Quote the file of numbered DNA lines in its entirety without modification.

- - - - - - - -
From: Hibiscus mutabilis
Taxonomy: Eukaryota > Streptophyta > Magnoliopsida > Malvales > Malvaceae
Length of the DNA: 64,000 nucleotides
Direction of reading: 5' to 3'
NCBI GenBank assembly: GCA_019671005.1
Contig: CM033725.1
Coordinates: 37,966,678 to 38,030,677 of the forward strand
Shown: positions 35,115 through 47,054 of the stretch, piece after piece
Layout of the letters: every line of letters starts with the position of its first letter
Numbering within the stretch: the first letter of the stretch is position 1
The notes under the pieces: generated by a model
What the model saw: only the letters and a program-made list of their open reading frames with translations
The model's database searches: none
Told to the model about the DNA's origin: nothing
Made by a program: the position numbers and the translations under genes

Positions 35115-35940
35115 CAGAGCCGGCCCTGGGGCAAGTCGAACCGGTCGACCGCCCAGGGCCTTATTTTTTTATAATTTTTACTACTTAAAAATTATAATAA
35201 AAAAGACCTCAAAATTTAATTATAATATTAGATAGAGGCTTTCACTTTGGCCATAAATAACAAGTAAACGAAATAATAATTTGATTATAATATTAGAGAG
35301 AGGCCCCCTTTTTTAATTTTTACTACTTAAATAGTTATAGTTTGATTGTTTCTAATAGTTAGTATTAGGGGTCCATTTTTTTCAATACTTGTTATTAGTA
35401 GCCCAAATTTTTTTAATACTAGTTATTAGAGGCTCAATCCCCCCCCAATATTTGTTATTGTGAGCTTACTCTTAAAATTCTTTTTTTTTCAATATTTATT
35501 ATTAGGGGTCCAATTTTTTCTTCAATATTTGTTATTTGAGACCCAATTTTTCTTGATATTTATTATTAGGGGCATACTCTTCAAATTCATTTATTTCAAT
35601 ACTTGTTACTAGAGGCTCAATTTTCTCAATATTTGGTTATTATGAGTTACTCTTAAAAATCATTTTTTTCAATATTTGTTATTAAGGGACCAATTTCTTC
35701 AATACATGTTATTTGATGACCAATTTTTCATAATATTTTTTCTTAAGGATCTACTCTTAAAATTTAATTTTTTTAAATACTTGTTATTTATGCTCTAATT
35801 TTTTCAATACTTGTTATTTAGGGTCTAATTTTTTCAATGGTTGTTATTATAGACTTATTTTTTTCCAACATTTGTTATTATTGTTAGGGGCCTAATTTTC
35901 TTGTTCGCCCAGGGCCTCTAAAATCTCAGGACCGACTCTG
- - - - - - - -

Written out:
From: Hibiscus mutabilis
Taxonomy: Eukaryota > Streptophyta > Magnoliopsida > Malvales > Malvaceae
Length of the DNA: 64,000 nucleotides
Direction of reading: 5' to 3'
NCBI GenBank assembly: GCA_019671005.1
Contig: CM033725.1
Coordinates: 37,966,678 to 38,030,677 of the forward strand
Shown: positions 35,115 through 47,054 of the stretch, piece after piece
Layout of the letters: every line of letters starts with the position of its first letter
Numbering within the stretch: the first letter of the stretch is position 1
The notes under the pieces: generated by a model
What the model saw: only the letters and a program-made list of their open reading frames with translations
The model's database searches: none
Told to the model about the DNA's origin: nothing
Made by a program: the position numbers and the translations under genes

Positions 35115-35940
35115 CAGAGCCGGCCCTGGGGCAAGTCGAACCGGTCGACCGCCCAGGGCCTTATTTTTTTATAATTTTTACTACTTAAAAATTATAATAA
35201 AAAAGACCTCAAAATTTAATTATAATATTAGATAGAGGCTTTCACTTTGGCCATAAATAACAAGTAAACGAAATAATAATTTGATTATAATATTAGAGAG
35301 AGGCCCCCTTTTTTAATTTTTACTACTTAAATAGTTATAGTTTGATTGTTTCTAATAGTTAGTATTAGGGGTCCATTTTTTTCAATACTTGTTATTAGTA
35401 GCCCAAATTTTTTTAATACTAGTTATTAGAGGCTCAATCCCCCCCCAATATTTGTTATTGTGAGCTTACTCTTAAAATTCTTTTTTTTTCAATATTTATT
35501 ATTAGGGGTCCAATTTTTTCTTCAATATTTGTTATTTGAGACCCAATTTTTCTTGATATTTATTATTAGGGGCATACTCTTCAAATTCATTTATTTCAAT
35601 ACTTGTTACTAGAGGCTCAATTTTCTCAATATTTGGTTATTATGAGTTACTCTTAAAAATCATTTTTTTCAATATTTGTTATTAAGGGACCAATTTCTTC
35701 AATACATGTTATTTGATGACCAATTTTTCATAATATTTTTTCTTAAGGATCTACTCTTAAAATTTAATTTTTTTAAATACTTGTTATTTATGCTCTAATT
35801 TTTTCAATACTTGTTATTTAGGGTCTAATTTTTTCAATGGTTGTTATTATAGACTTATTTTTTTCCAACATTTGTTATTATTGTTAGGGGCCTAATTTTC
35901 TTGTTCGCCCAGGGCCTCTAAAATCTCAGGACCGACTCTG